by Julius OkothJanuary 19, 2024
Trade union membership worldwide has been on the decline for years, and my country, Kenya, is no exception. Does this mean trade unions are no longer relevant actors for social change? Can we no longer expect to see trade unions mobilizing and galvanizing society-wide nonviolent action as we saw in major episodes of nonviolent history like the Polish resistance to Communist rule and Chilean resistance to defeat dictatorship in the 1980s?
Across the globe, technological progress, demographic change and global competition are profoundly changing the world of work and challenging the mandate and role of trade unions. The dwindling unionized workforce in Kenya, however, is not only a result of the emergence and spread of neoliberalism and complex economic factors, but also a result of disunity and rivalry among local trade unions and their leaders. These splits have caused seemingly irreversible damage to solidarity and inclusiveness. Most important of all, the rarely discussed, deep-seated corruption within the ranks and files of trade unions contributes to disenchantment, especially among women and young people. These groups by and large see trade unions as ineffective and irrelevant in addressing their concerns or improving their working conditions.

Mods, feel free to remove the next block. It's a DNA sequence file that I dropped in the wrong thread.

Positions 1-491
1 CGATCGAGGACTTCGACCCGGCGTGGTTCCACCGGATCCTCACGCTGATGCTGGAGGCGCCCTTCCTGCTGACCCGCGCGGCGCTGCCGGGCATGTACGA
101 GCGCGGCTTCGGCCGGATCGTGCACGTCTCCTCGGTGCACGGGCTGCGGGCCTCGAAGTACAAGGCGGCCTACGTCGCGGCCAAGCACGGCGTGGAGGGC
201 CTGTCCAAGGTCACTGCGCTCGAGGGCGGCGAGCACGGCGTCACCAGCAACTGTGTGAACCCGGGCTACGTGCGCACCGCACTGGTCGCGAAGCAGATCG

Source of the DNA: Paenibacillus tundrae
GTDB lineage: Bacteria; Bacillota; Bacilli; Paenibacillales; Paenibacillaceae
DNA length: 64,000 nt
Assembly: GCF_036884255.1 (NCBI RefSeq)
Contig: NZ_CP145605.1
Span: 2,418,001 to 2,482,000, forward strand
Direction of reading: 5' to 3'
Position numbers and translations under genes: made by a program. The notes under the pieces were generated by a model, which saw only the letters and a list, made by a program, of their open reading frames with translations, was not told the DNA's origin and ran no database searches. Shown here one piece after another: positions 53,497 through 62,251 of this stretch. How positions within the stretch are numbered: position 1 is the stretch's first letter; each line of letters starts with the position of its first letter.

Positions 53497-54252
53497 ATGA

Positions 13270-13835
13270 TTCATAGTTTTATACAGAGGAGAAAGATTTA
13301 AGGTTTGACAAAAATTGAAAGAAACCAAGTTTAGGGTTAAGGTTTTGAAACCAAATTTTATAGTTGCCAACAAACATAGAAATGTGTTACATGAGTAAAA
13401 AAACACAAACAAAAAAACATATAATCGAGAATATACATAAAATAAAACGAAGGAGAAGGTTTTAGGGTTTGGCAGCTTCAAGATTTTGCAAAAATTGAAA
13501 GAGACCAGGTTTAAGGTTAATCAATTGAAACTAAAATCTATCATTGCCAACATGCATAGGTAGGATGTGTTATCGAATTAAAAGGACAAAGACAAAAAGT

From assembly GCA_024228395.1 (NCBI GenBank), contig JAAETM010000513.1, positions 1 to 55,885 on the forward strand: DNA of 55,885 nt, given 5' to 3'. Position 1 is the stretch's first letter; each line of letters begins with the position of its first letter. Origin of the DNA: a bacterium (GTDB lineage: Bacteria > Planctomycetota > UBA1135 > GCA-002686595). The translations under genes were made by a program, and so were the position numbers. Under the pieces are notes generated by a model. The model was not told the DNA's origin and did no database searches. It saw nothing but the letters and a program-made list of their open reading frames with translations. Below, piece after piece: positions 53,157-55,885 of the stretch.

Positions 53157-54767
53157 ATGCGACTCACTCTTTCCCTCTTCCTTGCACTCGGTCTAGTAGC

More to the point , for decades, trade unions were a viable strategy for building strong and vibrant movements in Kenya. For example, they were involved in the fight against colonialism. However, taking into account the current closing of civic space in Kenya, we activists are confronted with the question, can trade unions still be a viable strategy in movement building?